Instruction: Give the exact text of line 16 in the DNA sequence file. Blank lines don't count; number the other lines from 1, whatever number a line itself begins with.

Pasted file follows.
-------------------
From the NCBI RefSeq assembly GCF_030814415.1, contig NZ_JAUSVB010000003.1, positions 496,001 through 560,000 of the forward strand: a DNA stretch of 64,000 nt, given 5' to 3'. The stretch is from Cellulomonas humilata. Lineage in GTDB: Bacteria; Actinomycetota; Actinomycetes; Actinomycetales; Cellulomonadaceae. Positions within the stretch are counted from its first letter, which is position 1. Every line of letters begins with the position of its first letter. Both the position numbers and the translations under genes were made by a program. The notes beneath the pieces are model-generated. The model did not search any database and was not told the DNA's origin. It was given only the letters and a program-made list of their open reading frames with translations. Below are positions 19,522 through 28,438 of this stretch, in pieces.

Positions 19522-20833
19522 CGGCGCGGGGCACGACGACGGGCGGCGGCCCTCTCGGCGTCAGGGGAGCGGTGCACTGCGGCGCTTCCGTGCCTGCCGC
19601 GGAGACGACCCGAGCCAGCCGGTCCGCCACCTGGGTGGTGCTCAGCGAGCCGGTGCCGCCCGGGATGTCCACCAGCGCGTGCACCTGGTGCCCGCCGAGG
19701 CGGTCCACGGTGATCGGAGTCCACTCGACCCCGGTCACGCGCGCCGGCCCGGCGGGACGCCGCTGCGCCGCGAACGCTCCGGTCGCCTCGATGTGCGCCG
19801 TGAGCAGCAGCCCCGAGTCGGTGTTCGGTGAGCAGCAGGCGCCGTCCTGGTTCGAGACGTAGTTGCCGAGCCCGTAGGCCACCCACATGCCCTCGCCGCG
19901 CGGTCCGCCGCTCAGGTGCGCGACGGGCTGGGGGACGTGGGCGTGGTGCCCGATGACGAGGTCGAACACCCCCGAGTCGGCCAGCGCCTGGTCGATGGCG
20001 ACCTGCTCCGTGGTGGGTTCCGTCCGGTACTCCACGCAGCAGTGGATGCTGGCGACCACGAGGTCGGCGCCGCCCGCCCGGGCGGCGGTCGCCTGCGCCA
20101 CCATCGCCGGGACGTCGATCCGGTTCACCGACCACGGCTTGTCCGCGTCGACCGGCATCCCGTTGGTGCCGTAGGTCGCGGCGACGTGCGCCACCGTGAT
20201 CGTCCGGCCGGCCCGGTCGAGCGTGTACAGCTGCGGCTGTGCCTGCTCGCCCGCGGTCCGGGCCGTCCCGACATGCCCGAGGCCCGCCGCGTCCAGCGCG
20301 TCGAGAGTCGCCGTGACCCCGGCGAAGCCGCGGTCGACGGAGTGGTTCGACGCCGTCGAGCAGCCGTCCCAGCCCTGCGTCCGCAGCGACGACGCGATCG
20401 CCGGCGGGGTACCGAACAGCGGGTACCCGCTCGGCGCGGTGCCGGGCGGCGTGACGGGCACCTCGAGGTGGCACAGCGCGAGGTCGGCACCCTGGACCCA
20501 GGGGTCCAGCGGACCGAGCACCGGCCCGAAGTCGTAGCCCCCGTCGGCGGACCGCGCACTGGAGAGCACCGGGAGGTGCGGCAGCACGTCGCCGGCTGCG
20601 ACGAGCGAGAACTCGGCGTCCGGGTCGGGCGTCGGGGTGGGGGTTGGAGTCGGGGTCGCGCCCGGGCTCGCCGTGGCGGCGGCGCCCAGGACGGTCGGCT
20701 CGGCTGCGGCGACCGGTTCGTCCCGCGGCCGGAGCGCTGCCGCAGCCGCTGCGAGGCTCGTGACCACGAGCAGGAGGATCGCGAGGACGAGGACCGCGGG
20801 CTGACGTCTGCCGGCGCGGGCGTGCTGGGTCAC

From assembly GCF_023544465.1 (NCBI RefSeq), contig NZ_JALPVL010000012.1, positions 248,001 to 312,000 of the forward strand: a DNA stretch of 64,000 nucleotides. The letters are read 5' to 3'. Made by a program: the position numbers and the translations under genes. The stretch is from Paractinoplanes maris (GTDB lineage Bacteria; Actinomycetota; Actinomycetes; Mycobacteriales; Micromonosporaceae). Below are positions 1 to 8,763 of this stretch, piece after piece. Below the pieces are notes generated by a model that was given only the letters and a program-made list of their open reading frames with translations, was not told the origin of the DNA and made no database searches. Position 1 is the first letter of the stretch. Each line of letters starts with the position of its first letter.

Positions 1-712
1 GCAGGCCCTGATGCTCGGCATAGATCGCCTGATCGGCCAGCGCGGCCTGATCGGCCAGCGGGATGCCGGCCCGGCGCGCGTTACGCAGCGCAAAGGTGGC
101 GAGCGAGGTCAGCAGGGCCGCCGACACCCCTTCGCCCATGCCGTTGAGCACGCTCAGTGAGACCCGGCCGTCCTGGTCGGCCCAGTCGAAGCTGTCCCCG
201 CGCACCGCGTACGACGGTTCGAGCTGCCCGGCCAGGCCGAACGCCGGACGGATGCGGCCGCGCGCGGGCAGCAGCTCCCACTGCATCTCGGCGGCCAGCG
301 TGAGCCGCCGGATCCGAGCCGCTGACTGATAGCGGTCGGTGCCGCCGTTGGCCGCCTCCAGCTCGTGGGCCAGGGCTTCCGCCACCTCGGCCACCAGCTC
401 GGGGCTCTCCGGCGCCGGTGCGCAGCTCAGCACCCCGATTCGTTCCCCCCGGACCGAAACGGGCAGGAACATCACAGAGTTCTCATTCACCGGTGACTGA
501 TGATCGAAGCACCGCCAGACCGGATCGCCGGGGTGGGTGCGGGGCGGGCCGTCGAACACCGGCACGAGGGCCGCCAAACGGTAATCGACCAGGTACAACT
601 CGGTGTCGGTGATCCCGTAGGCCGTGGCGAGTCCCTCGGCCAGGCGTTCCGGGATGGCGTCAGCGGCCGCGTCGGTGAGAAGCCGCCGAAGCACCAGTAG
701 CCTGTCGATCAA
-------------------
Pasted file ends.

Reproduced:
20801 CTGACGTCTGCCGGCGCGGGCGTGCTGGGTCAC